A higher risk of mortality in elderly patients with late-life depression may be related to older age, memory trouble, physical disabilities, and mirtazapine use, according to study results published in the Journal of Affective Disorders.

Using a register containing biomedical data from residents of southeast London in the United Kingdom, investigators identified patients >65 years old who were diagnosed with depressive disorder between January 2008 and December 2017. They followed these patients until death or through December 2017. The investigators looked at sociodemographic data, physical illness and disability comorbidity, depressive symptoms, and antidepressant and antipsychotic medication use to determine predictors of mortality.

The final cohort consisted of 4243 patients (mean age at time of depression diagnosis, 77.0±7.9 years; 61.2% women; 54.8% died during the study period; median follow-up time, 3.5 years). Across 3 multivariable Cox regression models, an elevated all-cause mortality risk was associated with moderate to severe impairment of activities of daily living (hazard ratio [HR], 2.02; P <.001), older age (HR, 1.04; P <.001), moderate to severe memory problems (HR, 1.34; P =.007), moderate to severe physical illness/disability (HR, 2.43; P <.001), apathy (HR, 1.33; P =.002), and mirtazapine use (HR, 1.51; P <.001). On the contrary, lower mortality risk was associated with female gender (HR, 0.56; P <.001), non-white ethnicity, feelings of guilt (HR, 0.79; P <.001), delusions (HR, 0.81; P =.037), tearfulness (HR, 0.86; P =.020), impaired concentration (HR, 0.80; P =.003), and disturbed sleep (HR, 0.72; P <.001).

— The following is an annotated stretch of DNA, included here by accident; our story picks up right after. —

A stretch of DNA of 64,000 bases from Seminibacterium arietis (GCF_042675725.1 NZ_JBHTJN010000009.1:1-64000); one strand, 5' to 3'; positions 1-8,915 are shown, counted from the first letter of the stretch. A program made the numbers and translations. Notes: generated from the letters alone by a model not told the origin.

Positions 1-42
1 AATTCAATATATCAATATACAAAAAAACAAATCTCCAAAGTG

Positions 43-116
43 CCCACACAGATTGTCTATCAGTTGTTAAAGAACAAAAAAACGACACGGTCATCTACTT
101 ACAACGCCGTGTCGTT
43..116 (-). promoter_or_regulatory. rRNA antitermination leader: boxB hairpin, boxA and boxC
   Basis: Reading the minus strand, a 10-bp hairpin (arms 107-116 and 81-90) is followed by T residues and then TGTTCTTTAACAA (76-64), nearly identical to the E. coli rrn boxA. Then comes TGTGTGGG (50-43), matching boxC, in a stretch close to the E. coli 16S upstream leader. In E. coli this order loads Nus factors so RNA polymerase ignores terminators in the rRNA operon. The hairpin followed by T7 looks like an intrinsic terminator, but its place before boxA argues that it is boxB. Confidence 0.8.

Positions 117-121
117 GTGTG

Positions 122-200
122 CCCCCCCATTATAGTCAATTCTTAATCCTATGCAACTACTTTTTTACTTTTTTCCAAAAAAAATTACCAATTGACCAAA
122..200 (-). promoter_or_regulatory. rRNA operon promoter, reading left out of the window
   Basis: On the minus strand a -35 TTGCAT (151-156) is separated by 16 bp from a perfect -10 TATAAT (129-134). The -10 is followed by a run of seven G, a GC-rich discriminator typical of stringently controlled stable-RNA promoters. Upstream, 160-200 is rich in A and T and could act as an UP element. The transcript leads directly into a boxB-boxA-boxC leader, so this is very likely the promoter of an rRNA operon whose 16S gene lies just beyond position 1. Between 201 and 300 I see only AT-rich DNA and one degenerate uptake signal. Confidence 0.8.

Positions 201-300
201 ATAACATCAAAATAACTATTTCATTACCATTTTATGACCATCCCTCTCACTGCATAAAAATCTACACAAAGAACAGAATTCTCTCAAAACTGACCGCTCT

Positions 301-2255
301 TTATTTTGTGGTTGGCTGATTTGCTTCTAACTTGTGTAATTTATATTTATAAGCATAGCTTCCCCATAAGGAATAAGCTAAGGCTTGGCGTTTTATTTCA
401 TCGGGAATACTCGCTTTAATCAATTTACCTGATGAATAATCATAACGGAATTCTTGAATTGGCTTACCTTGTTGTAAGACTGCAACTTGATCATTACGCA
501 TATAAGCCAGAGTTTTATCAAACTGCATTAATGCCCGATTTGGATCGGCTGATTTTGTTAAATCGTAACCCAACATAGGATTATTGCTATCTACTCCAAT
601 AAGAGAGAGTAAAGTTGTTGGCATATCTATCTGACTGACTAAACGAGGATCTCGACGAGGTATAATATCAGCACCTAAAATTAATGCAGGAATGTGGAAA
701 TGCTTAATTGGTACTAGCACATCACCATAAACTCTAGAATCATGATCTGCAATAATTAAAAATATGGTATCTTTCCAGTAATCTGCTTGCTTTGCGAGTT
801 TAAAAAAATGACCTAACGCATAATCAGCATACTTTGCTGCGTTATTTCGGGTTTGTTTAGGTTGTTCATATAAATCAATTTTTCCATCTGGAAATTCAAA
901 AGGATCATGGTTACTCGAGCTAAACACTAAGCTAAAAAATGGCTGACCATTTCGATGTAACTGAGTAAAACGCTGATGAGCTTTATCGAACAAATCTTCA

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The investigators found no consistent evidence of significant associations between mortality and depression severity; use of antidepressants or antipsychotics other than mirtazapine; or depressive symptoms such as helplessness, hopelessness, anhedonia, poor motivation, and agitation.


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The investigators noted several limitations of their research, including a lack of data on cause-specific mortality and more general depressive symptoms, as well as reliance on a study population with more severe depressive disorders. The unexpected direction of associations between certain factors and mortality risk, as well as weak correlations, could be the result of the study not correcting for multiple comparisons. The researchers concluded by recommending that providers consider higher mortality risk factors in elderly patients with later-life depression and follow these patients more closely.

Reference

Cai W, Mueller C, Shetty H, Perera G, Stewart R. Predictors of mortality in people with late-life depression: a retrospective cohort study [published online January 10, 2020]. J Affect Disord. doi.org/10.1016/j.jad.2020.01.021